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Waitaki MP Jacqui Dean took a member's Bill to Parliament last year pushing for the introduction of higher financial penalties and a two-year jail term for anyone caught trading absolutely endangered wildlife.
However, a report from the Local Government and Environment Select Committee now recommends the penalty be raised to five years in prison for offences committed for commercial gain.
Mrs Dean said the Conservation (Natural Heritage Protection) Bill, which would also introduce a consistent approach to the administration of penalties imposed by the Department of Conservation (Doc), had support from ''right across the House''.
She now expected the Bill to receive a second parliamentary reading within ''the next few weeks'', and it could become law by within months.
That was good news for endangered jewelled gecko and the Otago skink, she said.
''There is this terrible trade in jewelled geckos and they end up in Europe at animal trade fairs and they are worth $20,000 a breeding pair and the penalties have not been really equal to the crime.
''What we want to do is send the strongest possible message to anyone coming to New Zealand, because it's generally people that come to New Zealand that take the skinks and take them offshore, but with a prison sentence they will be excluded from coming back to New Zealand again.''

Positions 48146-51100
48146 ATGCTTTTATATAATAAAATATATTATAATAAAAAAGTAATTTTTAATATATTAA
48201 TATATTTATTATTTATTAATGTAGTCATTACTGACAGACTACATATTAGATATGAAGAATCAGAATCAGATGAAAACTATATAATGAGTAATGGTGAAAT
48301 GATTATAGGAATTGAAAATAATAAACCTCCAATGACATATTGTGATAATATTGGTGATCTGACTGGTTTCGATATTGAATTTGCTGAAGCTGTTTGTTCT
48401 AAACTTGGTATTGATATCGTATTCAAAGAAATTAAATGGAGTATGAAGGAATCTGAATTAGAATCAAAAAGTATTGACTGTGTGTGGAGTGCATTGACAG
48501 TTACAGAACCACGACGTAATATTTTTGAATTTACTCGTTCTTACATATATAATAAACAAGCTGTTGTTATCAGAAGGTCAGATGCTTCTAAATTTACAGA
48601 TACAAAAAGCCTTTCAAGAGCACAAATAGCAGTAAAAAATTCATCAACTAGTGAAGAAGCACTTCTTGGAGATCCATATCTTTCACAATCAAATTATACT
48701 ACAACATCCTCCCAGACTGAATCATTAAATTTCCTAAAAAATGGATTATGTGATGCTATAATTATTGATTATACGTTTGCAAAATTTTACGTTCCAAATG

The Bill would amend five Acts of Parliament.
Attempts to smuggle about 50 geckos from Otago and Banks peninsulas and 24 Otago skinks from their natural habitats have been foiled over the past three years, but the maximum penalties to date have been fines of only $5000 and 18 weeks in prison.
The Select Committee proposals would result in fines of $300,000 and jail terms of up to five years. Doc Grand and Otago Skink Recovery Programme manager Andy Hutcheon said it would be ''great'' to see ''proper and serious'' penalties introduced for people caught smuggling endangered animals.
''From past experience dealing with jewelled geckos, it's proper, serious, organised crime going on there.''
He added that even if skinks and geckos were returned to the wild after being unlawfully removed, there was no information available on what the possible ''long-term effects'' could be on the lizards.